McNeese’s Hill Focused On Recovering And Rebuilding Lake CharlesTop Stories
Justin Hill’s past comments about his love for McNeese State and Lake Charles make a lot more sense now.
I guess you could call him #LakeCharlesStrong.
Two falls ago, as I made my way through the State of Louisiana from Houston to attend fall workouts at McNeese, Louisiana and LSU, I made a pit stop in Lake Charles to grab some lunch with Hill, the 41-year-old skipper who recently completed his seventh season as the head man for the Cowboys. The cuisine, of course, was Darrell’s, a Lake Charles staple famous for their po’ boys. It’s worth mentioning Darrell’s made it through Hurricane Laura relatively well.
The conversation throughout that lunch was the usual between a coach and media member. Who is going to be your Friday night pitcher, what’s the future look like, what facilities upgrades are you about to do? You know, those kinds of things. But something else stood out about that conversation — Hill’s intense love for Southwestern Louisiana.
Hill has had success at McNeese and reached a high point in 2019 when he guided the program to the NCAA tournament. And like many younger coaches with a strong pedigree and who have experienced success, it’s easy to look at the future. What better might come along for me? That feeling is natural for many coaches, but not for Hill. Despite being an assistant at LSU in the past and taking in the bright lights of the SEC, he’s perfectly content where he is in Lake Charles if it’s his last stop, and he means it.
“I really, really like Lake Charles and I love McNeese,” Hill said at the time. “If this was my last job, I am more than fine with that. I’m perfectly fine with making that statement.”
In some cases, you’d consider that to be somewhat lip service. But not with Hill. With him and the McNeese baseball staff, the Lake Charles community may as well be family, and that has never been more evident than it was the past week in the wake of Hurricane Laura, which made landfall just south of the city in Cameron, La., with sustained winds of 150 mph — the 10th strongest hurricane in United States history.
As Hurricane Laura barreled over Cuba and made its way through the Gulf of Mexico, forecasters weren’t 100-percent sure where it was headed. Some models had it going up the Texas coast and straight into the Houston area, while others had it going into Southwestern Louisiana.
In these situations, you don’t have time to make snap judgements. You either prepare to hunker down and deal with the storm or you head out of town. Hill and his wife and two kids decided to stay put.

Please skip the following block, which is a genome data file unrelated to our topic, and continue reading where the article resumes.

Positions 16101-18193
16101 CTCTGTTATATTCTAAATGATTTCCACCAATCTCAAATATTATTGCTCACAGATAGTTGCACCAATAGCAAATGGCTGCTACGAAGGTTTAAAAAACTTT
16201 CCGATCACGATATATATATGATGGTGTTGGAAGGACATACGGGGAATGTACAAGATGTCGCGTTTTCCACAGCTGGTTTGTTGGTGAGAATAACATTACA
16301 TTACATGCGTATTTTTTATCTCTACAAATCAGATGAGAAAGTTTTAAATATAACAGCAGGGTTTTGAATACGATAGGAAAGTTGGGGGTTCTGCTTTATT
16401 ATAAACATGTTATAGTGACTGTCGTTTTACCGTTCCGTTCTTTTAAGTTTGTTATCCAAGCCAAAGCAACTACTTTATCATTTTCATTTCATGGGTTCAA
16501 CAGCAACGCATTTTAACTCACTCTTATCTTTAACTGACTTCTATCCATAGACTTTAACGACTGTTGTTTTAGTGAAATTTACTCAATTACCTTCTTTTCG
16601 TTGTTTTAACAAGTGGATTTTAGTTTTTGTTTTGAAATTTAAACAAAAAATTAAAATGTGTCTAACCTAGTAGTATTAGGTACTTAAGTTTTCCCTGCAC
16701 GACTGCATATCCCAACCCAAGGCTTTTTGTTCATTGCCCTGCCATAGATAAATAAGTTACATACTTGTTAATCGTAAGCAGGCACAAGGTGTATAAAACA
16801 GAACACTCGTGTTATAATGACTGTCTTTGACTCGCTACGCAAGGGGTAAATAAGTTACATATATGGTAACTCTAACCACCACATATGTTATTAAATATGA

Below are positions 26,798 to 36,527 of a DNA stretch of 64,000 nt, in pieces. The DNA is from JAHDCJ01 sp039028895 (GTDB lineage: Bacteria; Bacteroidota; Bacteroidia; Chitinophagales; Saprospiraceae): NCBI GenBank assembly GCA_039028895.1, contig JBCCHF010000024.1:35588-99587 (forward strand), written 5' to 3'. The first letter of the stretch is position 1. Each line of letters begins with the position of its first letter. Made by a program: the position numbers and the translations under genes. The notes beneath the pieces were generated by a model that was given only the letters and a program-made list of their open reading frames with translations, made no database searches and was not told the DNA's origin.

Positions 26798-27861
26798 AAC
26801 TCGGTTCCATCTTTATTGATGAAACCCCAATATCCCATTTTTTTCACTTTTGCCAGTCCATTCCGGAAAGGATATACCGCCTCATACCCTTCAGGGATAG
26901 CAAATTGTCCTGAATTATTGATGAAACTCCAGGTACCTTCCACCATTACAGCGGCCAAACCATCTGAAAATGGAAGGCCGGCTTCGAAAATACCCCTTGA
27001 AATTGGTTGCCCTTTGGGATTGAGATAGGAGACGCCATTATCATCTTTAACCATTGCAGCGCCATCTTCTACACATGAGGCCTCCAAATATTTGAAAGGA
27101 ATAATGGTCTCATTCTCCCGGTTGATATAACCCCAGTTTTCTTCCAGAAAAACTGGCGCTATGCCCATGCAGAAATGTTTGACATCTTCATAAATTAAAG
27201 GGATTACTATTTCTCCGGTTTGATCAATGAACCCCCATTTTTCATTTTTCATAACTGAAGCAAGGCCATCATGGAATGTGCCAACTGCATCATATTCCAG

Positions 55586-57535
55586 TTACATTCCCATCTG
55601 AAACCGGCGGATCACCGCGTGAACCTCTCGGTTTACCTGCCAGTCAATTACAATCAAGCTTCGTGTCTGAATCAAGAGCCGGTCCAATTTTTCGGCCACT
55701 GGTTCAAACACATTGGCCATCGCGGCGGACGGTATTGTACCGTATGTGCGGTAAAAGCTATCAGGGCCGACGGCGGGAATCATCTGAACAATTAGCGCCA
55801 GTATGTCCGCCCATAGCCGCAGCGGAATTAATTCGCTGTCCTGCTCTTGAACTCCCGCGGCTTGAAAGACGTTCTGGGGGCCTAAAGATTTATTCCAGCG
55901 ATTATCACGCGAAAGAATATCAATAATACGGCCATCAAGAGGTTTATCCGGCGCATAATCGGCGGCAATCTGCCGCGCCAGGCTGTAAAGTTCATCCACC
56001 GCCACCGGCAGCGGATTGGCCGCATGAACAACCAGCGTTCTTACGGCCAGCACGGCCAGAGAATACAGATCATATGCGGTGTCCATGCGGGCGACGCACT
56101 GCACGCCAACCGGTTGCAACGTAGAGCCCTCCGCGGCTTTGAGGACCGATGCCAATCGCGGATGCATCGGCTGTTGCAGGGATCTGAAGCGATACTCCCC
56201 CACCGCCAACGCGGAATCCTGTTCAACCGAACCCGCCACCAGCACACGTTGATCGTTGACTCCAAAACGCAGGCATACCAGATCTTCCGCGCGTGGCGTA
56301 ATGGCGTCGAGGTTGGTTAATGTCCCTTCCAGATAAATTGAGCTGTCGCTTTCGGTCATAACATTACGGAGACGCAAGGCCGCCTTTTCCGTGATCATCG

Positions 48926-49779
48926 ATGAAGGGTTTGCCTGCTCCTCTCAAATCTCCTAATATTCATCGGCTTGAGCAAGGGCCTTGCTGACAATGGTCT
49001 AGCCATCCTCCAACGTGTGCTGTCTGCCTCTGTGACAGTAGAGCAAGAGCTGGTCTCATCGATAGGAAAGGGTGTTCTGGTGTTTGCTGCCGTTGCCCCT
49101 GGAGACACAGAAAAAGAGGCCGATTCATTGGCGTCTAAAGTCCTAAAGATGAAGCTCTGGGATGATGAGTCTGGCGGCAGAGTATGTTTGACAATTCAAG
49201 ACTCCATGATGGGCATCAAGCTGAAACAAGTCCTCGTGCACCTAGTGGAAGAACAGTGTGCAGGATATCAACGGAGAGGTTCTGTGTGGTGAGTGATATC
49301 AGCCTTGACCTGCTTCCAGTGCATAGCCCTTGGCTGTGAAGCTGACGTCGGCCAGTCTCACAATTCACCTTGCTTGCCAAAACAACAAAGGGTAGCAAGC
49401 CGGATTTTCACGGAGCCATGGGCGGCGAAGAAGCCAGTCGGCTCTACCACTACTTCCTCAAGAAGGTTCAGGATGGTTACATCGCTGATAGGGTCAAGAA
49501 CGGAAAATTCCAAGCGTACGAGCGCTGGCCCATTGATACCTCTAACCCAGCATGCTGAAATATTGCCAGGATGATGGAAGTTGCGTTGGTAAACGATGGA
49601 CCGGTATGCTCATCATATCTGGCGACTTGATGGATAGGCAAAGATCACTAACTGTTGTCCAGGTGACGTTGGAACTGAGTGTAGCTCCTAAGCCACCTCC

With each passing day leading up to landfall, the models shifted Laura away from Houston and toward the Louisiana border with a bullseye squarely on Lake Charles. But when reached via text before the storm hit, Hill said the time to evacuate had passed. He was in it for the long haul.
He and his family made preparations to ride out the storm not knowing what to expect. He had gone through Hurricane Rita, which was a powerful storm as well, but with Laura, forecasters were calling for 150-plus mph winds along with a potential storm surge of 15-20 feet around the city. That uncertainty was nerve-racking for Hill and others around Lake Charles.
Hill evacuated his home and set up shop for landfall at the Lake Charles Toyota dealership with 30-40 other people. He said the word intense to describe riding out the storm, falling just short of uttering the word ‘scared’.
“It was intense. It was really intense. I don’t think this is a situation you can really prepare for,” Hill said. “We felt pretty good about where we were at — not at our house — but there’s uncertainty. We stayed behind for a few reasons.
“My wife has a business here, right behind the ballpark, actually,” he continued. “And the other thing is that I’ve got so many players here — half of our roster is from this area. You don’t know what’s going to be needed, and we were ready to help our players and the community. We had boats setup behind the dealership and everything ready to roll.
“The intensity of the storm was certainly worse than predicted,” he added. “The storm, it just maintained strength the entire time it was going through Lake Charles. But thankfully, we didn’t get that storm surge that everyone kept talking about. I can honestly say I was never worried about my safety.”
The hurricane plowed through Lake Charles around 1-2 a.m. and didn’t leave the area for several hours. Some in the car dealership poked their heads out and meandered around the property and area of the city early in the morning around 6 a.m., but Hill believes it was around 9 a.m. that he finally exited to take a look around.
The water wasn’t there, but the damage was.
“We knew the water wasn’t there, but we had some guys go out and do some recon before we went out around 9 a.m., and it wasn’t good,” Hill said. “It wasn’t pretty. There was a lot of damage.”
The damage from a personal standpoint for Hill will take time to recover from. His home has some missing shingles and some holes that have since been covered up, while his wife, Melissa, has a creative craft studio business behind Joe Miller Ballpark that may or may not be salvageable. Hill received a helping hand late last week when Southeastern Louisiana athletic director Jay Artigues and head baseball coach Matt Riser made the trek from Hammond, La., to help Hill’s family clean up their home so he could focus his effort on others sooner rather than later.